A huge part of Trump's problem in Washington, Bannon says, is his inability to understand the mindset of people who seek collective prestige – the "association with hegemonic organizations and a sense of higher cause" – as opposed to individual aggrandizement. Trump, Bannon explains, doesn't get the idea and continually insults career functionaries for being what they're supposed to be, because he doesn't understand anyone who would want that kind of job.
17. Abroad and At Home
Trump and the family pack up for a trip to the Middle East to establish peace there. No problem! They go to Saudi Arabia to visit the Crown Prince of the House of Saud, Mohammed bin Salman bin Abdulaziz al Saud, a.k.a. MBS.
They don't establish peace in the Middle East. But they do have a $75 million party thrown for them, where the fam gets driven around in gold golf carts and Trump gets to sit "on a throne-like chair."
18. Bannon Redux
Bannon exults in Trump's withdrawal from the Paris Climate Agreement, another move designed to permanently place Trump on the other side of a battle with the cultural elite. Bannon crudely says this is a blow to Ivanka.
"Score," he is quoted as saying. "The bitch is dead."
19. Mika Who?
Bannon is quoted as saying that, in his estimation, there is no way Donald Trump Jr. did not bring the dirt-promising Russian delegation led by Natalia Veselnitskaya up to his father's office. "The chance that Don Jr. did not walk these jumos up to his father's office on the 26th floor is zero," Bannon says.
The Urban Dictionary defines a "jumo" as "used universally to insult any person/s regardless their gender, race, nationality, etc."
20. McMaster and Scaramucci
On the reason Anthony Scaramucci wasn't hired initially: "The problem was that, really, nobody liked him."
21. Bannon and Scaramucci
Bannon is feeling superior because Gary Cohn, "once a killer enemy," is by summer trying to curry favor, in search of a Fed Chair appointment.
Cohn is "licking my balls," Bannon says, in an image viciously relayed without warning by Wolff.
Bannon also seems pleased to hear that special prosecutor Robert Mueller has hired Andrew Weissman to his team. Bannon thinks this is deliciously bad news for Jarvanka, who now, Bannon says, have "the LeBron James of money laundering investigations" on their tail.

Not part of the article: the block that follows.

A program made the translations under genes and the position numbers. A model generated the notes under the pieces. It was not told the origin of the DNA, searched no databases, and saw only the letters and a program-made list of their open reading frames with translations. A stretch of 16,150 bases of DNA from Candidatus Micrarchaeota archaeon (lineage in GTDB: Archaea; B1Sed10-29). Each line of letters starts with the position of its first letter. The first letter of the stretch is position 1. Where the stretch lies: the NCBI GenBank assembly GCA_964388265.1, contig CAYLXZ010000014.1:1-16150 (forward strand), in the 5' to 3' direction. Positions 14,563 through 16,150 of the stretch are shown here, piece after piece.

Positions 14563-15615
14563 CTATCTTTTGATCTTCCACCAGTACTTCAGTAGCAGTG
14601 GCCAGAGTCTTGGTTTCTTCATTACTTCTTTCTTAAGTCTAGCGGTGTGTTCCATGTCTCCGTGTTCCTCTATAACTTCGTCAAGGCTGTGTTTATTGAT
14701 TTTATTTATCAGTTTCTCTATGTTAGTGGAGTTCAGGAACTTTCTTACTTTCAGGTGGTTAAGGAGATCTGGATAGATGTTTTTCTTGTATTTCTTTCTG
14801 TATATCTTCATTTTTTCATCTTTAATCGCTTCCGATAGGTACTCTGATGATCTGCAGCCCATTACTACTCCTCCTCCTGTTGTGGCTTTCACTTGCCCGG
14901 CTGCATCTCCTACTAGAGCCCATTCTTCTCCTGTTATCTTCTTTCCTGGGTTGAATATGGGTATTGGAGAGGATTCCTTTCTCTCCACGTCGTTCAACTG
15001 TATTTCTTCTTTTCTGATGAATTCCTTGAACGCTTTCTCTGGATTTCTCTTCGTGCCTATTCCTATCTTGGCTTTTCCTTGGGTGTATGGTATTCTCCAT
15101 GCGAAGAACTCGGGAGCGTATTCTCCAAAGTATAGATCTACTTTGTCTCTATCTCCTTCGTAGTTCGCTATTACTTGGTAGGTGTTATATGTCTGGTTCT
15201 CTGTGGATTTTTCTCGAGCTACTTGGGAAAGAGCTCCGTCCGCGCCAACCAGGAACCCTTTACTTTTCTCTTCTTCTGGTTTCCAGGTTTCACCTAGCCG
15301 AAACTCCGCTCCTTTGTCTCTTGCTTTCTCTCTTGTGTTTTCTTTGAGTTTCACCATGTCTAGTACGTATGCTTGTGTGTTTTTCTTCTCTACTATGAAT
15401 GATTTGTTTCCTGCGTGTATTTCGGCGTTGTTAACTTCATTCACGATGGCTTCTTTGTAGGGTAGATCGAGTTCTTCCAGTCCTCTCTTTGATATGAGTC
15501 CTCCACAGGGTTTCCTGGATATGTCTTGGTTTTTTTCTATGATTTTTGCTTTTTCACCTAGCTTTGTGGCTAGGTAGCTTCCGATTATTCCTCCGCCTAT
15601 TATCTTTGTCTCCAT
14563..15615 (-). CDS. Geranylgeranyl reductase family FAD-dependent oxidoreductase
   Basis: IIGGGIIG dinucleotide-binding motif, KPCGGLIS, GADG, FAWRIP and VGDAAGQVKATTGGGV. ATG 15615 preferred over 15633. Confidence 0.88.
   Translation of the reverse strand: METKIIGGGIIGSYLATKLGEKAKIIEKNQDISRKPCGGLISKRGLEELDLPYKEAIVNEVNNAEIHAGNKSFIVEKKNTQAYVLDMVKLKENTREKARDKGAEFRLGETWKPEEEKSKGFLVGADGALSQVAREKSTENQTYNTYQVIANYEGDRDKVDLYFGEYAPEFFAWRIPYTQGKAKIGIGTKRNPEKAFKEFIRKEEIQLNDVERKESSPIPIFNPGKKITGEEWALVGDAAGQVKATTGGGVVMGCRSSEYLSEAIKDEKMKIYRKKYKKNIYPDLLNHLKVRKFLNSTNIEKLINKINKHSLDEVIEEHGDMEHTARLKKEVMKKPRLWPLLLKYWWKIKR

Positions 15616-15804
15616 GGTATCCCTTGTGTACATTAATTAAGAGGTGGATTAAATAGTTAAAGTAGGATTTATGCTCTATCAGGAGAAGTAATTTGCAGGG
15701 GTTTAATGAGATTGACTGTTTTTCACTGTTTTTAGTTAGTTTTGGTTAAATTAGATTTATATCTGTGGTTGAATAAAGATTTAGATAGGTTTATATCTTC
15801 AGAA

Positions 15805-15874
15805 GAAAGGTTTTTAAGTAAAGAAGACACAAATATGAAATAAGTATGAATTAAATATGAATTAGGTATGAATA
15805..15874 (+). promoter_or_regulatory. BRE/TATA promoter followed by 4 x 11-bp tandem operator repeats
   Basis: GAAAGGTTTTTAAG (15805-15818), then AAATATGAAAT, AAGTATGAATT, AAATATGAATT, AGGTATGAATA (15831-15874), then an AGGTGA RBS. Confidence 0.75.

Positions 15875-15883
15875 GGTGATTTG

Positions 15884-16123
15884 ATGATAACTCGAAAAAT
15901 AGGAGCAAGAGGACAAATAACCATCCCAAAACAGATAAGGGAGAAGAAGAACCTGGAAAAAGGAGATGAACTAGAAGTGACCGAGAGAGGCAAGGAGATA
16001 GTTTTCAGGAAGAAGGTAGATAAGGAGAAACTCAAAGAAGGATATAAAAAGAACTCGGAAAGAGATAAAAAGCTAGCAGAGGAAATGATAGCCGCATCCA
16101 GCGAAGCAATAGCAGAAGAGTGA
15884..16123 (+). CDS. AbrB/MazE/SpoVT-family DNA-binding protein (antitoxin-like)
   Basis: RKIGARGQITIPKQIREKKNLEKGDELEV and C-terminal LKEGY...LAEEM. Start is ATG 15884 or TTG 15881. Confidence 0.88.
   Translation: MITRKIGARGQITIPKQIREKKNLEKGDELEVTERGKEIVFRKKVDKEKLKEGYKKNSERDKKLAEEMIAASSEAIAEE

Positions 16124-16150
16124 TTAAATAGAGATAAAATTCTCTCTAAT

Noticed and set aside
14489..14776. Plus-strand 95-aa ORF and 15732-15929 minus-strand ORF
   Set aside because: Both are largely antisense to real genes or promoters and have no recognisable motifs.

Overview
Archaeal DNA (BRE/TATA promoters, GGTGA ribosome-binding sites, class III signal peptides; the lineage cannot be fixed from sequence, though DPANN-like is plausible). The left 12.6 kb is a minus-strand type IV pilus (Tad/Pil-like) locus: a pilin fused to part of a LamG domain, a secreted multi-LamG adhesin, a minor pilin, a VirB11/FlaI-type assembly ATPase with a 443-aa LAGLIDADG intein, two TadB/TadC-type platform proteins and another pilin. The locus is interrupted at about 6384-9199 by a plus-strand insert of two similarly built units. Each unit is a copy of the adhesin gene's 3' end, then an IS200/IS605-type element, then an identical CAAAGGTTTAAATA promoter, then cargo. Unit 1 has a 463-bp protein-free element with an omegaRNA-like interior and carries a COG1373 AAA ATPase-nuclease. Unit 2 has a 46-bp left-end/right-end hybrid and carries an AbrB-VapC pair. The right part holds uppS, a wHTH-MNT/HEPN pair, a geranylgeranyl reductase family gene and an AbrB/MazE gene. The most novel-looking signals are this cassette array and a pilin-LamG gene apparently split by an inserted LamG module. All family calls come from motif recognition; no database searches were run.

"You realize where all this is going," Bannon says. "This is about money laundering."
And once again, Bannon-Cassandra predicts that Mueller will steamroll through Manafort straight into Trump family business dealings, Deutsche Bank, etc., what Bannon calls the "greasy shit."
"They're on a beach trying to stop a Category Five," he says.
22. General Kelly
After Charlottesville, Jarvanka urges the hyper-tweeting, defensive and clearly tone-deaf Trump to take a strident posture condemning hate groups and racialists.
Bannon counsels against it, saying, "It will be clear his heart's not in it."
Bannon also advises against the disastrous impromptu presser at Trump Tower that Trump does anyway, sinking the White House into major crisis after Charlottesville.
Bannon at this point calls Robert Kuttner of the American Prospect and gives the interview that will seal his fate – and not coincidentally, provide the end of Wolff's narrative. In the curiously unguarded interview, he says of his enemies in the White House: "They're wetting themselves."
In fact it is Bannon who is out. He immediately runs to Breitbart, swearing revenge. About a half-year later, he is out of that job, too.
Leaving us in the moment we're in now: with Bannon sidelined, but billionaires like Trump and Mercer and permanent Beltwayers back piloting this ghost ship of a presidency. Will Mueller find the "greasy shit" and put an end to it all? Or will the Trump family complete the full Producers-style four-year jail sentence?
What a crazy story. If only we weren't really living it.